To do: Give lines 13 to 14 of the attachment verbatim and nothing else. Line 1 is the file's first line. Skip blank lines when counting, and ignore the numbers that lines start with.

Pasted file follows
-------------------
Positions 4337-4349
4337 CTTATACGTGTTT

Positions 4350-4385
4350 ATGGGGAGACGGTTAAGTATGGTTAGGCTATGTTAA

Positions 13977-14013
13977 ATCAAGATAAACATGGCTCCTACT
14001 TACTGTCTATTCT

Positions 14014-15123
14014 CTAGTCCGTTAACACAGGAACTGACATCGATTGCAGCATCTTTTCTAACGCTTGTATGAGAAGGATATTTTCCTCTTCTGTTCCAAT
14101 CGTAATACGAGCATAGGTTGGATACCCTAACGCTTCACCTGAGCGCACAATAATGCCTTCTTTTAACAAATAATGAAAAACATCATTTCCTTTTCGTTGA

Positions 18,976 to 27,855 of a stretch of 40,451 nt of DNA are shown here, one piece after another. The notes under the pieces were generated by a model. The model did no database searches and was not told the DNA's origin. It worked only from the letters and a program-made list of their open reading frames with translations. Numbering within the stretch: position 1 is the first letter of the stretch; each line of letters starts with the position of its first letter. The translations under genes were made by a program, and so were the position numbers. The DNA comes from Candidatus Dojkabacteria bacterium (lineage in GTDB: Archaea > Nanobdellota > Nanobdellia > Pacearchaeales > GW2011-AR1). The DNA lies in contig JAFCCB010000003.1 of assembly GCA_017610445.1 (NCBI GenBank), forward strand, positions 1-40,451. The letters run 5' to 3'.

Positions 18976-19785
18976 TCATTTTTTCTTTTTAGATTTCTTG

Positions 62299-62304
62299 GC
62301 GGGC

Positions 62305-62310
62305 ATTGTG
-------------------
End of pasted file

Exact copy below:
18976 TCATTTTTTCTTTTTAGATTTCTTG

Positions 62299-62304